COVID-19 Increased the Demand for Telemedicine, but Still Leaves Patients Searching

Is telemedicine the future of healthcare? COVID-19 has proven that telemedicine and the need for digital healthcare through mobile and online management is more pressing than ever but getting access to a provider isn’t always easy.

The majority of the news we see in our feeds every morning revolves around the COVID-19 crisis and how it is negatively impacting society as we know it. However, behind the health, economic, and societal impacts this virus is having, COVID-19 is shaping how we manage our lifestyles from home—healthcare included.  Telehealth has seen a surge in demand since the start of the COVID-19 crisis, with telehealth platforms like Zipnosis seeing a 3600% increase in use of their services.

Telemedicine was already on its way to becoming a dominant alternative to traditional in-office or clinic visits, but now millions of Americans are looking to their phones and computers to connect with a doctor for everything from prescription refills to chronic illness management without having to leave home. The problem? As numerous platforms, providers, and clinics have flooded the digital market, it can be extremely difficult to find quality care that fits a patient's healthcare needs or financial situation.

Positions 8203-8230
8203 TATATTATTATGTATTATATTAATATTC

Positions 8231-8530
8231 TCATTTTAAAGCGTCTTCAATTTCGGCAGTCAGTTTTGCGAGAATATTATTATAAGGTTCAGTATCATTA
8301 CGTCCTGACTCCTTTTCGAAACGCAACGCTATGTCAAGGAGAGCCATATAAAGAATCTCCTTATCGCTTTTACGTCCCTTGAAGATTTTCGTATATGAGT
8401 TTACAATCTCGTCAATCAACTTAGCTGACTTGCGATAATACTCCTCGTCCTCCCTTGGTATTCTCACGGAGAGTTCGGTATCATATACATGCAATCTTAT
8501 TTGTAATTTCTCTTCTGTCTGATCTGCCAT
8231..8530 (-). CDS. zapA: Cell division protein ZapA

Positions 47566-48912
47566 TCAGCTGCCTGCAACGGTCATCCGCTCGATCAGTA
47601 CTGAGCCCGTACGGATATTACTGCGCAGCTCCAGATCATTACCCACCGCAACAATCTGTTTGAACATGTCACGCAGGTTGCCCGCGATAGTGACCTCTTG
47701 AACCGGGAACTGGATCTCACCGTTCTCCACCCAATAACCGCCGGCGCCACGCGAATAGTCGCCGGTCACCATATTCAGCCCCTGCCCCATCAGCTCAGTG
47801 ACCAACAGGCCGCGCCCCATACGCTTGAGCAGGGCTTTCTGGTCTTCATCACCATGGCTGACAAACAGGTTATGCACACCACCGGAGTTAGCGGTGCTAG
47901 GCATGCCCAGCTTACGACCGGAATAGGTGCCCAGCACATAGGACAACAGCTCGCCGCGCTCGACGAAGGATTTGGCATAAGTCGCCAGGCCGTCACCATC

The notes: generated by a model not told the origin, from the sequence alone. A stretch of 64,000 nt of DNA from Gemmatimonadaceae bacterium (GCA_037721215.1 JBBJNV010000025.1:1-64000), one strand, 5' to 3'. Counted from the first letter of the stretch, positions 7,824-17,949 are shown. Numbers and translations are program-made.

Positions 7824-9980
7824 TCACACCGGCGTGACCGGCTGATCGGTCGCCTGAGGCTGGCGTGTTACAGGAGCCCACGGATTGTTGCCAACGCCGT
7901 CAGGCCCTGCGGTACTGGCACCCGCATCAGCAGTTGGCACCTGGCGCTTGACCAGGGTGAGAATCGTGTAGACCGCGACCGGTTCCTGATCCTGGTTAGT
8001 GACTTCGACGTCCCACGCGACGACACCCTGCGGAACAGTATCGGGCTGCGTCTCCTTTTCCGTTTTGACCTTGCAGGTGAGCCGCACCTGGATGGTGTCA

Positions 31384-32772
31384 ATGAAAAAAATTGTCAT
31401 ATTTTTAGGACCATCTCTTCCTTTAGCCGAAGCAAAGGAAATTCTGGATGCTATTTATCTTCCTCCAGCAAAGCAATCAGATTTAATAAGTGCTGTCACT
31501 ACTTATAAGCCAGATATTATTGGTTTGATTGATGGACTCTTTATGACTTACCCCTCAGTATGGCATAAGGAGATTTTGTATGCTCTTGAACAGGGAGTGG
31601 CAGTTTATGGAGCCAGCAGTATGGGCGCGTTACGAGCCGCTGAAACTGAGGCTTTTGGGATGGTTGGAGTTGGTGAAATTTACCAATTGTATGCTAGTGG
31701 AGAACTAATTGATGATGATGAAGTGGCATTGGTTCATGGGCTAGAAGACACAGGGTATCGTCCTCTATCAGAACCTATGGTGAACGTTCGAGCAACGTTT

A simple Google search for "telemedicine" will give a user with some of the top primary care platforms, but for those seeking specialized care such as pediatrics or mental health—this is not a solution. Specialized directories for telemedicine platforms aren’t much better, with many being complicated or leading to broken chatbots. JOY MD ™ founder Henry Camacho saw a big problem with this broken system and designed a solution.

“Telemedicine and digital medicine have so much potential to change the way we treat and manage our health,” Camacho says. “But if patients can’t access the platforms that are specific to their needs, we are stalling progress.”  

JOY MD ™ has created an online finder to connect patients with the best providers in the specialties they are searching for. The finder allows patients to search by condition or specialty and features providers and platforms that are offering specialized services during COVID-19. This finder is intended to be an initial step in helping simplify the digital healthcare process for both people and providers.